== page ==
Property syndicate option

Perhaps a halfway house and one that might appeal to the higher net wealth or sophisticated investor is a property syndicate. These can offer a way to spread the risk and gain access to higher-priced commercial property. Syndicates are usually formed by surveyors or property managers and can be designed to incorporate either one large property or more usually a group of perhaps three of four properties. The syndicate constructors will package together the property investments taking into account tenants, leases in place, rental review dates and expected disposal dates and offer a stake in the investment in tranches of say £50,000 each. Aside of any multiple of properties within each syndicate, such a modest investment level allows individuals to diversify their investment still further by investing in several syndicates perhaps with different expected conclusion dates. A syndicate can be formed for a single project and dissolved on completion of the project, or it can be a ‘perpetual’ syndicate, which allows money to be carried forward into additional development projects.

The investment proposal can include gearing provided individual pension limits are not exceeded. If gearing is in place, this will be serviced by the rental income meaning cash deposits do not build up watering down the rental returns.

Syndicates can vary in their structure although care should be taken to identify tax transparency as some vehicles, such as Limited Liability Partnerships, are not conducive to pension wrappers since each partner’s return in the partnership can be treated as a trading gain and whilst investment gains are exempt within a pension fund, trading gains are taxable.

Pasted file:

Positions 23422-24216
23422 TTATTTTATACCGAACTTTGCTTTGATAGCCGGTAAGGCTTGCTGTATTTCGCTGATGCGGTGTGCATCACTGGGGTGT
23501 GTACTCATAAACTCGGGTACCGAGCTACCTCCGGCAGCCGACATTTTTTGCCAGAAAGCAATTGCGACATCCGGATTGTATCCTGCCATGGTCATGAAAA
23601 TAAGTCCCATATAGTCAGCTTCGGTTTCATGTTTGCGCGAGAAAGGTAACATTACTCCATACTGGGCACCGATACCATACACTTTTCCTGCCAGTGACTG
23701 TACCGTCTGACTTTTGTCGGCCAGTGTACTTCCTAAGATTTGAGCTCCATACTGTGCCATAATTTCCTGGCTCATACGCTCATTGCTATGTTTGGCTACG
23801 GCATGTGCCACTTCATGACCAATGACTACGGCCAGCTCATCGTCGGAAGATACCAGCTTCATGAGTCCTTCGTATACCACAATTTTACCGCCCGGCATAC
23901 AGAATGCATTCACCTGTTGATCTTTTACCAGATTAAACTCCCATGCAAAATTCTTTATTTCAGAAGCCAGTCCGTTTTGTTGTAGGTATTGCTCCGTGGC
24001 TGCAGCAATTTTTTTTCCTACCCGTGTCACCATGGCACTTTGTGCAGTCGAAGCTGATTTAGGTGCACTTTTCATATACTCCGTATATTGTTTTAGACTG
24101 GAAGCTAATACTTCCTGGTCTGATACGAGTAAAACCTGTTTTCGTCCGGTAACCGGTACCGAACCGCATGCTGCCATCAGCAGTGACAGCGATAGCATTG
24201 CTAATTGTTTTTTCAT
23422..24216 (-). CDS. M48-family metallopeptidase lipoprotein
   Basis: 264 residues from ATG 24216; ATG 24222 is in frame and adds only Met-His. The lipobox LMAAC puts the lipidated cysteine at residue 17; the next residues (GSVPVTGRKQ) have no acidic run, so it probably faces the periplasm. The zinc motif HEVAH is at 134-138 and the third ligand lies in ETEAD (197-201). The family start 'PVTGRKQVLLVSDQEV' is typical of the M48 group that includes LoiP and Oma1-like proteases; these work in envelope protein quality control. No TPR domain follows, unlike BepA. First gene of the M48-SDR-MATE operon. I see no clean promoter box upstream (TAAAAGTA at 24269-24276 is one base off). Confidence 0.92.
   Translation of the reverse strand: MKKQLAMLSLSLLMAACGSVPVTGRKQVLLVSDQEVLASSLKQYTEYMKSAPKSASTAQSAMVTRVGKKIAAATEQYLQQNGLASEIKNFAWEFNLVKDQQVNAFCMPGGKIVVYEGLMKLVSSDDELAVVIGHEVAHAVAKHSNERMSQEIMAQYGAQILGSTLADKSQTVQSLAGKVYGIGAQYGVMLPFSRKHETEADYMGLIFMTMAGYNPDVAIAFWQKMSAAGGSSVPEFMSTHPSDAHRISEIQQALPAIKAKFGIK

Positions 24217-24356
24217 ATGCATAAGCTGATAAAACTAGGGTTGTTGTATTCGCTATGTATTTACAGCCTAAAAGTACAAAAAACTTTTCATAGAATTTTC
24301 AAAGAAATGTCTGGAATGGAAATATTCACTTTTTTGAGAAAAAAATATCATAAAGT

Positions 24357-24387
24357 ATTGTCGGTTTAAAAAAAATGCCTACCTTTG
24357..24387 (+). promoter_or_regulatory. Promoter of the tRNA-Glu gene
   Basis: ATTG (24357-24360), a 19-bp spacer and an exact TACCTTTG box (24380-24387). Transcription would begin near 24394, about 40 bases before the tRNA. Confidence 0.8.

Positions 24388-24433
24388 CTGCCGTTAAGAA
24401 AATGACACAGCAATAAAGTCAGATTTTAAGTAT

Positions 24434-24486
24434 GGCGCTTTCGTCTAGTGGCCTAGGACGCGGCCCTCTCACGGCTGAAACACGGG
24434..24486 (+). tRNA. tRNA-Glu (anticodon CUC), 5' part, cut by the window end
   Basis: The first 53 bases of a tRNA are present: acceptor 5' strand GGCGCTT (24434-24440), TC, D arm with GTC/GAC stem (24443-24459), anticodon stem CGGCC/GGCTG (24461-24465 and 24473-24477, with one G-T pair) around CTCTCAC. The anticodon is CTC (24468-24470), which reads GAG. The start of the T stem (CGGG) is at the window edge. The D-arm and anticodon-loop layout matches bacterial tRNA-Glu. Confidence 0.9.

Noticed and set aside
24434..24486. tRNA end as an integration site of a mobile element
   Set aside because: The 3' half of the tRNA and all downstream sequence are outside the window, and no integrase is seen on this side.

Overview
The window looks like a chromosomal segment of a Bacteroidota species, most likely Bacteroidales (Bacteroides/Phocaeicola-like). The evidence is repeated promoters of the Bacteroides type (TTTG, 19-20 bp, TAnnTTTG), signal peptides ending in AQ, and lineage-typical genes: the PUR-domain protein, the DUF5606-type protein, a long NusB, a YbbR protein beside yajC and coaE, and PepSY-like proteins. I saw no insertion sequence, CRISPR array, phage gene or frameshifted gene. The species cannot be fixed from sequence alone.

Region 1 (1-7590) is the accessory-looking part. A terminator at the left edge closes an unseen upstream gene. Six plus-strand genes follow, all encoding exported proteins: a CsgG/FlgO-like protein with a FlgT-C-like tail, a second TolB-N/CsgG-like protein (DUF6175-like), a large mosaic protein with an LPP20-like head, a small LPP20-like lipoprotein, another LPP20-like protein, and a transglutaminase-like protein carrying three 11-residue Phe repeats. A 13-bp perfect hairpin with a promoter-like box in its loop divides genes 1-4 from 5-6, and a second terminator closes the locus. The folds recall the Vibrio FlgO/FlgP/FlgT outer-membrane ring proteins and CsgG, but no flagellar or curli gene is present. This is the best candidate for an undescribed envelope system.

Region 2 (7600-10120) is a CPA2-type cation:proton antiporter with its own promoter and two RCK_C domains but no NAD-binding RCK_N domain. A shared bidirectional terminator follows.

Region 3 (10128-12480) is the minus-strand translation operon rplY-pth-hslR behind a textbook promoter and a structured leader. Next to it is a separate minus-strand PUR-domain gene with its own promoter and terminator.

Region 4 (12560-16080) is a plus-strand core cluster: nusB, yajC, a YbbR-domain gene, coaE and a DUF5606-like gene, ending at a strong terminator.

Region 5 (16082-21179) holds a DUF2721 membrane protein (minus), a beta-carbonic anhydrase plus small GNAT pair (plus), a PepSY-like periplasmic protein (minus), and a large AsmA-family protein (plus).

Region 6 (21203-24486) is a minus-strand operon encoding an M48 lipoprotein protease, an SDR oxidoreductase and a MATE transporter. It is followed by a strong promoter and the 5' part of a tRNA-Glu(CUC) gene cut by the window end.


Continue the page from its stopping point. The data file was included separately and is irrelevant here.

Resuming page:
The structure will also determine the regulatory framework. Even though most syndicates will have the hassle of the day-to-day property management delegated to a property managing party, the syndicate members will still need to be involved in decisions surrounding investment changes and, in particular, when the properties might be sold. This is one of the key criteria preventing these vehicles being categorised as collective investment schemes. They are still unregulated, of course, and as such will be suitable only for clients understanding the risks associated with such investments.

Asset liquidity

Whilst the underlying asset will remain illiquid, by breaking down the asset value into smaller tranches liquidity is aided. It may become necessary for one or more syndicate members to leave the group. The syndicate agreement will usually make provision for the departing individuals share to be offered first to other syndicate members but otherwise then to the open market. An investor should not however participate in the deal unless they have a realistic intention of remaining invested for the proposed duration of the syndicate.

Finally, as with all packaged investments, a keen eye should be kept on costs. Aside of the usual property acquisition expenses and taxes, there will likely be costs for construction of the syndicate itself, for the property management, administration and valuations.

Visit the Dentons Pension Management website